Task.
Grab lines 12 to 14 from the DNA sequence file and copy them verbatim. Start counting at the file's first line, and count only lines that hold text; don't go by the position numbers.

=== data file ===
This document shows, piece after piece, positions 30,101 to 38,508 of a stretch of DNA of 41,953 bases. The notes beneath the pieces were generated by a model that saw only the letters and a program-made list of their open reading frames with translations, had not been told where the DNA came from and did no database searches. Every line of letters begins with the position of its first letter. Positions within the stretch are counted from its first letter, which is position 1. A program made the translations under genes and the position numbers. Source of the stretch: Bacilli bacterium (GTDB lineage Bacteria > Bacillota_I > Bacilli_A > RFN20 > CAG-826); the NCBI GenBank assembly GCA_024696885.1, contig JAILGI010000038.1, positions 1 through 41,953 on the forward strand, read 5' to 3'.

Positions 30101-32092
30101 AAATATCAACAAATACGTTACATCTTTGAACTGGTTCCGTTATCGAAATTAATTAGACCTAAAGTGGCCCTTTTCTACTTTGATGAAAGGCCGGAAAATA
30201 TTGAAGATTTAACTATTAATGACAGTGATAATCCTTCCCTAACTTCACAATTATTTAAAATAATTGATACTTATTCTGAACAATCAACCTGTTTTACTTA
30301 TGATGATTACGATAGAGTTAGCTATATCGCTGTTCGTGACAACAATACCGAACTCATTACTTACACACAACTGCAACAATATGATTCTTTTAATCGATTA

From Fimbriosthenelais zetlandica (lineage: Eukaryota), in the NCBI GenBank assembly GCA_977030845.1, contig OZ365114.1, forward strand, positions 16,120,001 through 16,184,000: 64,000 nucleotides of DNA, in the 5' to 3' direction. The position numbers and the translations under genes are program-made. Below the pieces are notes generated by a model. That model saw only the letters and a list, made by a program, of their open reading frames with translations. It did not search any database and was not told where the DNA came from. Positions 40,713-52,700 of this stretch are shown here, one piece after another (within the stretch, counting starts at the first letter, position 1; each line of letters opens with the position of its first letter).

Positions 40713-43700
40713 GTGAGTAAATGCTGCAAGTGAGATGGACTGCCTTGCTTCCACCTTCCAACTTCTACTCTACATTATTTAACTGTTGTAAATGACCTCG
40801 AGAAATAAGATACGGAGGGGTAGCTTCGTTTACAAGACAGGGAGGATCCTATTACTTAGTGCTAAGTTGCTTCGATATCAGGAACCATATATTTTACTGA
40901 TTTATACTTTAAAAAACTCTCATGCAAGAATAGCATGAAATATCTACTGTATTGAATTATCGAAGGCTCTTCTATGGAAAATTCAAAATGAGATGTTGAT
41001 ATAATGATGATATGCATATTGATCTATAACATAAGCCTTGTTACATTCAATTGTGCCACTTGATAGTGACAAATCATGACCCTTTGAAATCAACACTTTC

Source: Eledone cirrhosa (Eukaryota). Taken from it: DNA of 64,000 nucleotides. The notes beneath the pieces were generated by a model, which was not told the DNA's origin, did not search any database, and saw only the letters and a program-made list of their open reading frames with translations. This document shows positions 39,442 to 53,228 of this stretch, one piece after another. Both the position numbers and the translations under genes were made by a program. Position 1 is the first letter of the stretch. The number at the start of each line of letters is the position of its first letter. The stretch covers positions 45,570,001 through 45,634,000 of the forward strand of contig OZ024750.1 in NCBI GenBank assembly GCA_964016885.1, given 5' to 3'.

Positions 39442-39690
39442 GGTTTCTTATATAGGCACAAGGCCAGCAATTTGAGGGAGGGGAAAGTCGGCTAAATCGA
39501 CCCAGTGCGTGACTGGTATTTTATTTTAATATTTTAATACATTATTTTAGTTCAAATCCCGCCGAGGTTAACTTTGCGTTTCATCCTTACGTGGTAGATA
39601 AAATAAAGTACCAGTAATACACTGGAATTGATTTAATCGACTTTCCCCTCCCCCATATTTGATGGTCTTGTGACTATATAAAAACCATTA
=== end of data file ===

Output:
Source: Eledone cirrhosa (Eukaryota). Taken from it: DNA of 64,000 nucleotides. The notes beneath the pieces were generated by a model, which was not told the DNA's origin, did not search any database, and saw only the letters and a program-made list of their open reading frames with translations. This document shows positions 39,442 to 53,228 of this stretch, one piece after another. Both the position numbers and the translations under genes were made by a program. Position 1 is the first letter of the stretch. The number at the start of each line of letters is the position of its first letter. The stretch covers positions 45,570,001 through 45,634,000 of the forward strand of contig OZ024750.1 in NCBI GenBank assembly GCA_964016885.1, given 5' to 3'.

Positions 39442-39690
39442 GGTTTCTTATATAGGCACAAGGCCAGCAATTTGAGGGAGGGGAAAGTCGGCTAAATCGA